A weekend getaway to Ticino provided the inspiration for Tulipano. We had not travelled far, but it felt like we were a world away from home. The unique nature and panoramic landscapes were breathtaking, while the Mediterranean climate provided a welcome change from the rain we had left behind.
As we walked along the lakeshore wondering where we would end up, we stumbled upon Ciani Park. Abundant with colorful plants and flowers that had been nurtured to perfection, it was unsurprising to learn that this is known as Lugano’s green pearl. The park was full of rare, majestic and exotic species of trees and foliage. Tulips of all shapes and colors populated the wide flowerbeds neatly decorated to accentuate the beauty of the lake and rugged mountains rising out of it. Red, yellow, white and purple, the tulips danced quietly, perfectly offsetting the bright blue green lake that was more deeply tinted than the sky. We watched a while as they gently swayed to and fro.
What do the flowers do when they get tired of standing straight?
One of the photos that stood out from the others taken that weekend, captured Lake Lugano sandwiched between a tulip-filled flowerbed and Monte San Salvatore. Despite its beauty, the scene as a whole would have been too much for a single print, we knew it would be best to keep it simple.
We started by experimenting with tulip forms. At the onset, we were under the impression that tulips were pretty standard in their shape. However, after several iterations, we realized this was not at all the case. We were desperately trying to capture the daintiness of the individual tulips, while trying to keep the shapes as organic as possible. Soon we had sketched out four different forms with which we were happy.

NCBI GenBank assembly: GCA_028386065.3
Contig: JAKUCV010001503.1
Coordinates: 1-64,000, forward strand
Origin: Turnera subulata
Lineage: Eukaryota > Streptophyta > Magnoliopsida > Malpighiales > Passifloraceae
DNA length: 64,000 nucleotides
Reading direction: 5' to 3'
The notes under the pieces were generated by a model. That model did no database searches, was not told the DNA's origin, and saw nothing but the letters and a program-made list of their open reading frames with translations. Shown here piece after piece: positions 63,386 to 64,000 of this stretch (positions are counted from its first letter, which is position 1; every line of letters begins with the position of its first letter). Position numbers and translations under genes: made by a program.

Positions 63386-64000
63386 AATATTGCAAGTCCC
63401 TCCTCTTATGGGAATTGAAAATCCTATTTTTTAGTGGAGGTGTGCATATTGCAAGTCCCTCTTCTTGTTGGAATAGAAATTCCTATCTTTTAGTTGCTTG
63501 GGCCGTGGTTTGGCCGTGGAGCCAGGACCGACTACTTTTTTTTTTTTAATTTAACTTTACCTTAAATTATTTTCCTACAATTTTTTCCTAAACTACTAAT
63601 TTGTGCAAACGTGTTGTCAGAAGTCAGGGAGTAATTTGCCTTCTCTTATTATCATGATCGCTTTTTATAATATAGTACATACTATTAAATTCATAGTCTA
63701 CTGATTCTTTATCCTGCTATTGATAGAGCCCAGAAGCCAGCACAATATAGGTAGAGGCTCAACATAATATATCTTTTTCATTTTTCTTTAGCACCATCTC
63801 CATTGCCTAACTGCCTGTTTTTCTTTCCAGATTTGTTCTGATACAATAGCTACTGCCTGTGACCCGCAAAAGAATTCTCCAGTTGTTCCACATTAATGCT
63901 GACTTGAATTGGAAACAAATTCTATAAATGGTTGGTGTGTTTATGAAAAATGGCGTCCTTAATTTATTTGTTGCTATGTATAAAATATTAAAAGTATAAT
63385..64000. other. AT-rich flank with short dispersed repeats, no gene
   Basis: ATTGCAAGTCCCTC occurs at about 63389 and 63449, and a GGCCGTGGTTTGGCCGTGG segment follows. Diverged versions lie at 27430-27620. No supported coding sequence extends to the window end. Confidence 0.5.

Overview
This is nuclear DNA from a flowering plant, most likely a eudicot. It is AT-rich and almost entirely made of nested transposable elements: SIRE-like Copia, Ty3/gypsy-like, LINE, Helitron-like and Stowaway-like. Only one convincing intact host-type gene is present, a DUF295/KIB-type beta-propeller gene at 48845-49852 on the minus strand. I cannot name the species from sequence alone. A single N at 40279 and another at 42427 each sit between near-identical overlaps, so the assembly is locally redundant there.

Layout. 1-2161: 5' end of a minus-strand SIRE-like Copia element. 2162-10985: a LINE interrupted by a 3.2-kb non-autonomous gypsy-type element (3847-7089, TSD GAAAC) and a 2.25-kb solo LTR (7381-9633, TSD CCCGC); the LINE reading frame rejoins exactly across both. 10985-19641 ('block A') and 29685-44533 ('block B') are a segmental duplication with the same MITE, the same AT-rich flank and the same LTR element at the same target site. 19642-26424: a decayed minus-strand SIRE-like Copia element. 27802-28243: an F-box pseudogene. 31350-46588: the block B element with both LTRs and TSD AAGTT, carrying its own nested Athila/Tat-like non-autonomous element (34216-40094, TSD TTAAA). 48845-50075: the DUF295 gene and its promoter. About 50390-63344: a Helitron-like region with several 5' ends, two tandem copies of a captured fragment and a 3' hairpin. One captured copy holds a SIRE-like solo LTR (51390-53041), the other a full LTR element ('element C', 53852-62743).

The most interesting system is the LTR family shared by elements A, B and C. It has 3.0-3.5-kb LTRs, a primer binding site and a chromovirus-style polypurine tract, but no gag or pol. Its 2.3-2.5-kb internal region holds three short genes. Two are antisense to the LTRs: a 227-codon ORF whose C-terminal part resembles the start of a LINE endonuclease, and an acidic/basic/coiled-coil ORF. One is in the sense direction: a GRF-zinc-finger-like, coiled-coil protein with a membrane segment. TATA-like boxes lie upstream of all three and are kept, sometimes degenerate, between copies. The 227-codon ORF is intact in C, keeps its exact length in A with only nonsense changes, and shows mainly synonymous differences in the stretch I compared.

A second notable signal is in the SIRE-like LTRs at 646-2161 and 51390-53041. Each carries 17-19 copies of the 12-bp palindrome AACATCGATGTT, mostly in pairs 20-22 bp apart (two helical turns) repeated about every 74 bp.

The configuration of the tulips in the print was chosen to reflect the neatly lined up tulips we had seen dancing along the lakeshore. We chose to mix up the ordering of the four forms across the design and to keep the placement loose and natural. A simple repeat of the pattern was chosen to emphasize the beauty that can exist in something so simple.
Perhaps because of their association with spring, yellow tulips in particular radiate cheerful thoughts and sunshine. While we wanted to capture this feeling, we also wanted to add a bit of individuality to the flowers and decided that a two-tone approach might work best.
We started by experimenting with different shades of yellow, wondering whether this would be enough to capture the feel we were after. It didn’t quite work as we had hoped. We opened up the color spectrum and started by introducing some red to our yellow. Soon we found a warm bright orange that worked perfectly. Finally, the stems were shaded green, as we wanted the individual flowers to represent reality as closely as possible.
We had quite some difficultly identifying the background color for the print. The natural starting point was a blue or a green, as it would have provided the most realistic depiction of what we had observed. However, neither of us felt that it quite captured the warmth that we wanted to portray with this print. Naturally, we therefore moved towards red tones but once again, the contrast seemed too stark. After testing the whole color spectrum, or so it felt at least, we finally found “the one”: a shade somewhere between red and yellow, with a hint of orange. It felt like perfect backdrop to display the pretty tulips.
Looking at the end result, it is difficult to imagine why it took us so long to find the right colors. As our daughter would say, when in doubt: pink. We probably could have saved a lot of time and energy had we just listened to her in the first place.
Do you think we have captured the beauty of tulips? What color combinations would you have tried with Tulipano?
If you love this print, you can place an order on our website: www.koivikko.design